Thursday, August 7, 2014

Coconut Cream Rice Pudding

We first came across this recipe when we paddled the Chochocouane River up in La Vérendrye, Québec. It was a 'add water when you get to camp' kind of recipe using minute rice but powdered milk and we LOVED it! It has now become a Giles-haus favourite since it is both lactose free and gluten free. The only thing that I've found about any recipes that I've tried is that you end up with a pretty solid product at the end - solid in the deliciousness sense and solid in well, the solid sense: the rice soaks up a lot of the coconut milk. If you have some extra coconut milk around, it's great just to mix some in the next day to return it to its slightly runny state. I've also used some soy milk for the same purpose.

1 1/2 cups basmati rice
3 cups water
2 cans coconut milk (highest fat content possible)
1 brick of creamed coconut solid
1 1/2 cups sugar
1 tsp. salt
1 tsp. vanilla
1 chopped mango (fresh or dehydrated, as per your preference)

1. In a large, heavy pot, boil your rice and water for 7-8 minutes.
2. Add the coconut milk, coconut solid and sugar and simmer again for another 15-16 minutes - stirring occasionally.
3. Add salt and vanilla and cook for another 2 minutes.
4. Remove from heat and cool. Yum!


Funnel Cakes

 Probably one of my favourite fair foods of all time is the classic funnel cake. When I came across this recipe, I thought it was too good to be true. And maybe it was. Guys, the deliciousness of these deep fried wonders knows no bounds. If you could take a bite out of heaven, I imagine that it would taste like funnel cake.

Okay, I do have a few warnings to issue before we get down to business: 1. These are extremely addictive and, well, not very good for you. Be sure you have others to share with before you make these. Otherwise, umm, you can imagine. 2. In addition to tasting like those delicious fair-made funnel cakes these may also make your kitchen smell a little like a fair—for a long time. We are deep frying, people—I won't sugarcoat the details (Ha! I'm lame). Open a window. It's a good thing. Unless it's snowing.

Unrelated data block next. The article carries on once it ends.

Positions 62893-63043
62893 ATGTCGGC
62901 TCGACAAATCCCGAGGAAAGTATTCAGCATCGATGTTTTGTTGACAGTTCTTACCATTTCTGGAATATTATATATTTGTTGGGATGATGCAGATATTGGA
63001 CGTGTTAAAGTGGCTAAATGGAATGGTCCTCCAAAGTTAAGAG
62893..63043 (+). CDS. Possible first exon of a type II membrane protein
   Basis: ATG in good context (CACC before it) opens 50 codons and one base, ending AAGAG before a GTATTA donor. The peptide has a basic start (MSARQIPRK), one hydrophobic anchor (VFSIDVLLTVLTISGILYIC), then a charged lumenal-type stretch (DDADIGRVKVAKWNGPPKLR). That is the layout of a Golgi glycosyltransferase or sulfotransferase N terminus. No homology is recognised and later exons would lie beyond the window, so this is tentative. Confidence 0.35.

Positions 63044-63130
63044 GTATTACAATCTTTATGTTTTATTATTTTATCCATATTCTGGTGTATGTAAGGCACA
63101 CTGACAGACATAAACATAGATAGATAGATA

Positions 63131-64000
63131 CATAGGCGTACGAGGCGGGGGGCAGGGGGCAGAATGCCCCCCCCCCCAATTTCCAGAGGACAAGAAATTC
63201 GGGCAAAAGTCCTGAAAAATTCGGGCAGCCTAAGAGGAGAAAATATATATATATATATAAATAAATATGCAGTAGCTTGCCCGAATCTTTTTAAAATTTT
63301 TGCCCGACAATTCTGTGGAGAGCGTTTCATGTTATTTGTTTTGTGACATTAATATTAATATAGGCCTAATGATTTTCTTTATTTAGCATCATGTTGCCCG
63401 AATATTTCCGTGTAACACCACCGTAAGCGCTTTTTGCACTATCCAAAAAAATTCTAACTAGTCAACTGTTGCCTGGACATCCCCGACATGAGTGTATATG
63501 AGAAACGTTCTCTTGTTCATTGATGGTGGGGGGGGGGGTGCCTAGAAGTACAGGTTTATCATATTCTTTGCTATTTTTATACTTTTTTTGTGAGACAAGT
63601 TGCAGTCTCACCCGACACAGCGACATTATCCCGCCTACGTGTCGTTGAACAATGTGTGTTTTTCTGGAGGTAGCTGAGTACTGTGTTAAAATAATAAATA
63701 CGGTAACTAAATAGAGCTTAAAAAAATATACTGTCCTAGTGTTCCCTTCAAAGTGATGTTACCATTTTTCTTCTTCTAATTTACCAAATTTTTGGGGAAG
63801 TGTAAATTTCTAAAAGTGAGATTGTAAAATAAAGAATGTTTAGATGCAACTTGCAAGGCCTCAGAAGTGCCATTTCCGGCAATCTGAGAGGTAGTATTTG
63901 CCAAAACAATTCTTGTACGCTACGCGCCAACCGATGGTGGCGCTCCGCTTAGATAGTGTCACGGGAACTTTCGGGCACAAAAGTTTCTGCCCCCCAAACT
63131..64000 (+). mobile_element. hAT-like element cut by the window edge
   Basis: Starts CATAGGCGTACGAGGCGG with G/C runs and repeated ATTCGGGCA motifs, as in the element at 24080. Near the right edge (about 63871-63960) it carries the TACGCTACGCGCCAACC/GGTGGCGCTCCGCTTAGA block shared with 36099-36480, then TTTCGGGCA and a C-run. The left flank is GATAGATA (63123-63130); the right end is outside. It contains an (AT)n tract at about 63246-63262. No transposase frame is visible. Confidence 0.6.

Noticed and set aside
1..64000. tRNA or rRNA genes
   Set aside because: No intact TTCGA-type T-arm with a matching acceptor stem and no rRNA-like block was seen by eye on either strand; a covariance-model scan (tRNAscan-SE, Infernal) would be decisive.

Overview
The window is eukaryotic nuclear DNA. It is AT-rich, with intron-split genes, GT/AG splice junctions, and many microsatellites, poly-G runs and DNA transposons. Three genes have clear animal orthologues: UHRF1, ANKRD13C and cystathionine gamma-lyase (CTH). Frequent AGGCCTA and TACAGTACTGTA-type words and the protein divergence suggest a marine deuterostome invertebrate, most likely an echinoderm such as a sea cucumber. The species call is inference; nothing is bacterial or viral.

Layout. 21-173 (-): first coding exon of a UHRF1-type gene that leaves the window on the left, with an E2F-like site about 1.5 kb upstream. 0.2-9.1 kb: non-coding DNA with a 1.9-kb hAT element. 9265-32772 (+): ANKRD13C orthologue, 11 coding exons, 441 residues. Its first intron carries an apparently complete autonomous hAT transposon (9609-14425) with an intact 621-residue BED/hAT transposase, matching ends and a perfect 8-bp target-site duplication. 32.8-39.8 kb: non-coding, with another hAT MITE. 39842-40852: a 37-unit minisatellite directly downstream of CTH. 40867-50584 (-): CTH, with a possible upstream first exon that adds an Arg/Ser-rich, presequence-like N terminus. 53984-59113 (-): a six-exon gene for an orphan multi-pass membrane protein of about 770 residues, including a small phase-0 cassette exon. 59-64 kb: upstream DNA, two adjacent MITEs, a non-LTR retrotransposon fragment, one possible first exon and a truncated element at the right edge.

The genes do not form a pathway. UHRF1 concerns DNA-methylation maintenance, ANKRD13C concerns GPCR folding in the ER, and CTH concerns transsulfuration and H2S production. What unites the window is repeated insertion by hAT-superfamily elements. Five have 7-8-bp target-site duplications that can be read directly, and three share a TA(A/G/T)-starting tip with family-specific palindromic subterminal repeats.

Now the timing, batter thickness, and funnel spout size are keys to funnel cake success. If your batter is too thin or watery, you'll have an enormous mess that spreads and won't hold together. If your batter is too gloppy you won't be able to pour it out in a timely enough fashion to avoid an overdone crunchy mess. A 1-cup funnel with a 1/4-inch opening is an ideal size, a squeeze bottle with a 1/4 inch opening is even better—it's easier to control the flow rate. Being a purist (aka don't own a squeeze bottle), I use a funnel and have always had great results. I find a good clue to knowing you have the right batter consistency is to see when you get a 'trace' of batter that forms on the rest of the batter when you pour it over with a spoon. I hope this makes sense... You'll probably find you have to play around with your batter just a bit to get the right consistency.

Bon appétit friends!

2 eggs
1 1/4 cups milk (possibly more or less... see above)
1 cup water
1/2 teaspoon vanilla extract
3 cups all-purpose flour
1/4 cup sugar
1 tablespoon baking powder
1/4 teaspoon salt
Oil for deep-fat frying
Confectioners' sugar

1. In a large bowl, beat eggs. Add milk, water and vanilla until well blended. Combine flour, sugar, baking powder and salt; beat into egg mixture until smooth. In an electric skillet or deep-fat fryer, heat oil to 375°.

2. Cover the bottom of a funnel spout with your finger; ladle 1/2 cup of batter into the funnel. Holding the funnel several inches above the oil, release your finger and move the funnel in a spiral motion until all the batter is released (scraping with a rubber spatula if needed).

3. Fry for 2 minutes on each side or until golden brown. Drain on paper towels. Dust with confectioners' sugar and serve warm. Yield: 8 cakes.